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Saturday, January 12, 2008

Damsels in Distress (originally published 4/02)

From the beginnings of the movie industry right down to today, most studio executives, film directors, and scriptwriters have been male. One consequence of this near total male domination of the industry is that roles for women, with the occasional shining exception, have fallen into a rather limited set of categories.

One of the most common ways of using female characters in movies has always been in the role of the victim: the damsel in distress. The recently released Jody Foster vehicle, "Panic Room," carries on this tradition, raising the ante by placing both a mother and her daughter in peril, a device that has also been used to good effect in the popular Fox television series, "24." For a sampling of how earlier filmmakers have handled the theme of the damsel in distress, look for these titles on home video.

"Wait Until Dark" (1967). Audrey Hepburn plays a blind woman who, like the women of "Panic Room," is menaced by three bad guys. It seems that these fellows are dope smugglers who have planted a quantity of heroin, hidden inside an antique doll, on the woman's husband. Now they want to retrieve it, so they contrive to have the husband called away so that they can search the apartment. Alan Arkin is absolutely terrifying in the role of Harry Roat. The other two are just your basic crooks, but Roat is a full-blown psychopath, loathsome and intimidating. Naturally, he's the one who ends up pursuing the blind woman through the apartment with homicide on his mind in the pulse-raising climactic scene.

"See No Evil" (1971). Once again, a blind woman faces a psychopath all alone. This time, Mia Farrow plays the menaced woman. This film, however, doesn't bother with any elaborate plot about drug smuggling. Here the formula is stripped down to its bare essentials. The bad guy is just a violent, boneheaded jerk who escalates a chance confrontation with the blind woman's family into a vendetta. Of course, she ends up alone in the house with him. The script was written by Brian Clemens, who wrote most of the scripts for the British television series, "The Avengers." He's in his element here, providing the viewer with a tight, well-crafted roller coaster ride.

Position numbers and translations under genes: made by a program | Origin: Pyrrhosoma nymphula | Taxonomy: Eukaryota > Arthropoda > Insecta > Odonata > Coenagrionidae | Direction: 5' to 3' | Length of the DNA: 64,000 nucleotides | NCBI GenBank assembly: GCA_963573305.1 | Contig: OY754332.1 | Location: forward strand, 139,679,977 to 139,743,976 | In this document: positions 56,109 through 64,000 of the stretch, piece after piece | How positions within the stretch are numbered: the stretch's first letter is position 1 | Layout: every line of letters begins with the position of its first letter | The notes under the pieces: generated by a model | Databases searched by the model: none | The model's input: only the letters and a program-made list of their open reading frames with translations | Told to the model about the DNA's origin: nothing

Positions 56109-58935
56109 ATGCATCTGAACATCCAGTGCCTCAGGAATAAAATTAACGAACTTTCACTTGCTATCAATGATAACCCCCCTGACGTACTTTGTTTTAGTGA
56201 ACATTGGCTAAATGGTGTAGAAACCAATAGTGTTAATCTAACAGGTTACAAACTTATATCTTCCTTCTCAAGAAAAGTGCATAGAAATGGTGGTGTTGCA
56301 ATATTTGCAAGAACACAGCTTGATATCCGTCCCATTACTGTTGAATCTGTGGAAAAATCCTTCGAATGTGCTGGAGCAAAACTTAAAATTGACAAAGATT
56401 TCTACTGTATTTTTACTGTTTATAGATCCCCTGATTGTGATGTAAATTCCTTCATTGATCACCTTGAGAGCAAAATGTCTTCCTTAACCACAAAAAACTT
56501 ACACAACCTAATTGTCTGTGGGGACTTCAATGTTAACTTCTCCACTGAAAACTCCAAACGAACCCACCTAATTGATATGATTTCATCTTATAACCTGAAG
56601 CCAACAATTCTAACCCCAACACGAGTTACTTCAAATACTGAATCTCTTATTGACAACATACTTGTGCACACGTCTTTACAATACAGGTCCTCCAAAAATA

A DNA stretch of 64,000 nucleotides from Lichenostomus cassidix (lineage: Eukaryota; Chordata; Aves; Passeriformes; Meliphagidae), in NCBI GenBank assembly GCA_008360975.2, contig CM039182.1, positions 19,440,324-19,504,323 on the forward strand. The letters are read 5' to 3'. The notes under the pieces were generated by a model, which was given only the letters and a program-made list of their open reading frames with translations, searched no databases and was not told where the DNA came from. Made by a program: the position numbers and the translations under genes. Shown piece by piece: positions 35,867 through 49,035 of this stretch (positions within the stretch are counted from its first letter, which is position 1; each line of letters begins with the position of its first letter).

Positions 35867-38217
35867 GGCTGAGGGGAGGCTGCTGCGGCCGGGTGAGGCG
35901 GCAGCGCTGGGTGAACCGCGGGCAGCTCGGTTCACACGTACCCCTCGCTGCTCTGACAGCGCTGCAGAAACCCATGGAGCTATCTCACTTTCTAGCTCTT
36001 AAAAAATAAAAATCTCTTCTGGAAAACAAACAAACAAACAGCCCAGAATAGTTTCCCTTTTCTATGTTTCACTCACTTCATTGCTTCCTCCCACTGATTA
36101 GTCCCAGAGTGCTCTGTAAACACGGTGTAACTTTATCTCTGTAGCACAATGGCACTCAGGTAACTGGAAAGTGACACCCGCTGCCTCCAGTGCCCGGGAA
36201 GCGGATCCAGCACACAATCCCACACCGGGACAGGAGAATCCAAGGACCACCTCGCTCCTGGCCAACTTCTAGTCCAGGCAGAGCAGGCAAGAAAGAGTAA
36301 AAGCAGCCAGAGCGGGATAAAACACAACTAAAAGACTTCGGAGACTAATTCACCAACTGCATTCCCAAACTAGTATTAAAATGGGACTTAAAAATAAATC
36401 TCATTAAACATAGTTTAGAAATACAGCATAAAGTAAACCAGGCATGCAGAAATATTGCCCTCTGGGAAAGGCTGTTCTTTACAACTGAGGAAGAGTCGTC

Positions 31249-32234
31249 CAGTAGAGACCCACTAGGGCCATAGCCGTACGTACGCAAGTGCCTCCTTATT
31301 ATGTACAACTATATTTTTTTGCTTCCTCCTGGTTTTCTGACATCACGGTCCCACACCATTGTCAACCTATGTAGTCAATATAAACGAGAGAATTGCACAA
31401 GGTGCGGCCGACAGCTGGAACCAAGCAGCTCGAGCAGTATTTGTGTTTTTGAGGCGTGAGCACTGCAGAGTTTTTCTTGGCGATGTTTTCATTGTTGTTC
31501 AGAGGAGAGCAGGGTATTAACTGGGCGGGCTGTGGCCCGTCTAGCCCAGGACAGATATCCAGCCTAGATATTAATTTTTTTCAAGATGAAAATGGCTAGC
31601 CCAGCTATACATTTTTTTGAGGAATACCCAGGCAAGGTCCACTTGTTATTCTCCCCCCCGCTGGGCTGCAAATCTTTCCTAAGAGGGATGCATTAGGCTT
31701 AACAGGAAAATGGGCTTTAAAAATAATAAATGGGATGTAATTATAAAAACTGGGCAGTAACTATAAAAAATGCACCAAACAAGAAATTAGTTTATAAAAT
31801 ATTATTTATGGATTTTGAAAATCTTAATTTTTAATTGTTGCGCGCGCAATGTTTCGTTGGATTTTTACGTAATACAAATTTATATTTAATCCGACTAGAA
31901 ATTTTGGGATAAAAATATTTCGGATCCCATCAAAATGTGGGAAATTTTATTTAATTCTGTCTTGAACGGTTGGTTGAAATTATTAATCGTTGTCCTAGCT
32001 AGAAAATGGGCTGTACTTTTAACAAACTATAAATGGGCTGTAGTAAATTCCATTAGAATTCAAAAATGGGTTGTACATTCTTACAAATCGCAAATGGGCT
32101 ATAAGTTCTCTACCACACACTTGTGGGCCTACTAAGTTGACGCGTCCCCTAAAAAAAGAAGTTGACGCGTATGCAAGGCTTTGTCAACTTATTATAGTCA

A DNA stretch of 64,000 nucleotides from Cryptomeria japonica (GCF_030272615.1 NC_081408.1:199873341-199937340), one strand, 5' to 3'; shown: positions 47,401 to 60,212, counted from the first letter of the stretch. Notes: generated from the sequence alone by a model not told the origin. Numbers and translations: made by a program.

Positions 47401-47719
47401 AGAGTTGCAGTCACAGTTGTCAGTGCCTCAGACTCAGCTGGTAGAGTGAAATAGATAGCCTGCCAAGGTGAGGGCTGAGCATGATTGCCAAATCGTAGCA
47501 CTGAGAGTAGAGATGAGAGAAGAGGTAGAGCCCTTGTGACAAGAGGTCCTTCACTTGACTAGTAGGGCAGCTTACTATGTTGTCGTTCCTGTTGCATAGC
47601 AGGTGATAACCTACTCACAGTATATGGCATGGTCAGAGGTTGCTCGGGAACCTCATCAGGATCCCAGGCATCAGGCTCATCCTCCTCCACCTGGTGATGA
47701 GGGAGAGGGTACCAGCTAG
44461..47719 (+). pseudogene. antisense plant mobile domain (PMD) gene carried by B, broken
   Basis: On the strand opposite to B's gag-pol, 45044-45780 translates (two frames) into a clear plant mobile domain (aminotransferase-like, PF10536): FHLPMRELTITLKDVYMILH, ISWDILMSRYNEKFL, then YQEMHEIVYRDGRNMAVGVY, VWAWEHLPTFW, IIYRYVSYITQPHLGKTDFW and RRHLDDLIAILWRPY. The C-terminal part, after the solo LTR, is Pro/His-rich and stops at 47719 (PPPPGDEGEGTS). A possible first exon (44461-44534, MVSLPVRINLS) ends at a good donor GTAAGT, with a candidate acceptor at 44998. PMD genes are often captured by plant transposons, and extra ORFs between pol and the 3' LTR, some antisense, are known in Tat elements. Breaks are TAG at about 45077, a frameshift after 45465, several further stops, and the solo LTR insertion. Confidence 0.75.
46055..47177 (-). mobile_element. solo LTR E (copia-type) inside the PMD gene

"The Spiral Staircase" (1946). Dorothy McGuire plays a young household servant in the employ of an invalid older woman (Ethel Barrymore). Their small New England village has recently been plagued by a series of murders. All of the victims were young women, and all had some sort of physical handicap. This makes McGuire's character the object of some concern, because she happens to be mute. Will she be the next victim? The film was directed by Robert Siodmak, one of a number of outstanding filmmakers who left Germany to take up careers in Hollywood when the Nazi party came to power. Here he creates a moody, visually stylish film, with some real white-knuckle suspense.

"Sorry, Wrong Number" (1948). Barbara Stanwyck stars as an invalid woman who has been left alone for the evening by her husband. The phone by her bed is her only connection with the outside world. While trying to call her husband's office, the wires cross somehow and she overhears two men discussing a murder that is to be committed that night. It seems that one of the men has been hired to enter a woman's home and kill her at 11:15. Understandably upset by this, she tries to notify the police. (Of course, the police don't believe her. The police never believe citizens who report crimes in suspense thrillers. If they did, the movie would be over.) As she continues to make phone calls to try to track down her husband, an ugly picture begins to come together. More and more, it begins to sound as if her husband is not the docile, henpecked fellow she believes him to be. In fact, it begins to sound as if this murder plot might have something to do with her personally.

Naturally, I can't reveal how any of these films ends. It would be the worst kind of breach of movie etiquette. But just in case you're smugly saying to yourself, "You can't kid me - the heroine always comes out okay in the end," let me assure you that one of these endangered women doesn't survive. Which one? I'll never tell.

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